With the MLB trade deadline finally here, it is time to also think about the trade deadlines in your fantasy baseball leagues. For the majority of leagues, that deadline is just a couple of weeks away, with some even closer. This means it is your last chance to try and buy low on a struggling player who you think might turn it around just in time for the fantasy playoffs. With many players, that ship has already sailed (thanks for finally showing up, Mr. Goldschmidt), but there are still a few guys whose owners might be ready to give up and take whatever return they can get for their under-performing players. This brings us to another weekly edition of Patience or Panic, where we take a deeper look at a few guys who clearly aren’t performing as they should, trying to determine if they are going to pick up the pace before the season’s end.
After missing the first two and a half months of the season with a toe injury, Justin Upton came back hot, blasting three homers in his first week. Unfortunately, he has hit just two additional bombs since then, and limping to what would be his worst batting average since his first stint in the majors in 2007. As usual with Upton, strikeouts have been a major problem this season. While never known for being a contact hitter, Upton is striking out a career worst 29.5% of the time. Meanwhile, his 13.7% swinging strike rate is his worst since 2008. In the past, he has overcome this problem with his power, but he hasn’t been able to punish the ball nearly as effectively in 2019. His soft contact rate of 27.4% is the worst mark of his career. Making matters worse, he has an average exit velocity of 87.5 mph, the lowest of his career and more than three mph slower than in 2018. Interestingly, Upton has had an even bigger upper cut on his swing than in years past, so perhaps this is playing a significant factor in his poor results to this point. Not to mention the fact that he is very possibly still trying to find his rhythm since his injury. While Upton has always been one of the streakiest players in baseball, and could get blistering hot at any moment, we are about to enter August, and I’m not sure there’s enough time left to sit around and wait for him to eventually find his groove at the plate. There are plenty of solid options in the outfield this season who can provide much more consistent production down the stretch than Upton, regardless of whether or not he breaks out of this huge slump.
After allowing two earned runs or fewer in each of his first nine starts of the season, Zach Davies has posted just four quality starts in his last 13 games. It appears that his early season success was due to a great bit of luck, as his peripheral stats show that he has pitched worse than his surface numbers show. For starters, Davies has an xFIP of 5.20 and an SIERA of 5.44. Both of those numbers are actually the worst of his career, and they show that his ERA this season should not be nearly as its current standing. He also has a left-on-base rate of 75.5%, the best of his career, signaling that more base runners should probably be scoring against him compared to how many have actually reached home. Furthermore, while never known to be a strikeout pitcher, Davies has not been able to put batters away this year, posting a career worst 5.76 K/9. In fact, his 15.1% strikeout rate is in the bottom 6% of the league. The 26-year-old has also only recorded one win since June 9th, a result of him lasting six or more innings in just two of his last ten starts. Clearly, Davies will have a great deal of trouble trying to replicate his success from earlier in the year, and without the wins or strikeouts, his mediocre ERA and WHIP are not worth it. Congratulations if you rode him while he was hot, but it is now time to drop him and move on if you haven’t done so already.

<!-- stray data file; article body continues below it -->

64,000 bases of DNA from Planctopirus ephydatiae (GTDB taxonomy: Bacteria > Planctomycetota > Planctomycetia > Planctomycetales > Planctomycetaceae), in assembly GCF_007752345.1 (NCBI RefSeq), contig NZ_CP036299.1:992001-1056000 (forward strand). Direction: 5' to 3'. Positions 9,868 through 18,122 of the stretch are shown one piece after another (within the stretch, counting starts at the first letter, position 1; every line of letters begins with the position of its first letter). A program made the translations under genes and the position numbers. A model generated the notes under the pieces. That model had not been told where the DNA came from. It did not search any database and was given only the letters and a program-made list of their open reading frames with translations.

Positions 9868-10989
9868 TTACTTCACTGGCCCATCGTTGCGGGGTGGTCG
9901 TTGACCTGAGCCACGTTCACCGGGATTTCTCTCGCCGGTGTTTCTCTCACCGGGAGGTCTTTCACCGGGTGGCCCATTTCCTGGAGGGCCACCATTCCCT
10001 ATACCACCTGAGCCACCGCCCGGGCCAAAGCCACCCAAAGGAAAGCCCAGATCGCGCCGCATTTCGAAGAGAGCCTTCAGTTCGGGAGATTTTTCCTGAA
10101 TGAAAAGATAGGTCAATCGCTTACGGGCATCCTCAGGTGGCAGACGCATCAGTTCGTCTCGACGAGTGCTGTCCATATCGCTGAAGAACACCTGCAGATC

After winning the Diamondbacks closer battle in spring training, Greg Holland looked terrific early on, allowing just three earned runs through the end of May. However, he has since given up 14 earned runs, as his ERA ballooned from 1.31 to 4.54 in under two months, resulting in him being temporarily removed from the closer role in Arizona. This was in large part due to batters having a 39.8% hard-hit rate against Holland, the worst of his career. They have also produced an 88.9 mph average exit velocity against the veteran, another career worst for the veteran reliever. Holland has had an unusual amount of trouble keeping the ball in the park this year, with a 1.34 HR/9 ratio. Other than his rookie year in 2010, the only other time his HR/9 ratio was any higher than 0.45 was in his one season at Coors playing for the Rockies. In other words, Holland has always done a terrific job of limiting the long ball, but that has not been the case this season, and the results have not been pretty. Therefore, I am of the belief that his temporary demotion might not be so temporary after all. The Diamondbacks have several quality relievers who are capable of performing well in the 9th inning role, so a switch back to Holland is far from a guarantee, even if he does right the ship while working in lower leverage situations. Additionally, with the waiver trade deadline no longer an option, there is no possibility of Arizona displaying Holland in the closer role in an attempt to trade him. Without the saves, Holland doesn’t have much fantasy value, especially with how he’s been pitching of late.
(Photo by Dan Sanger/Icon Sportswire)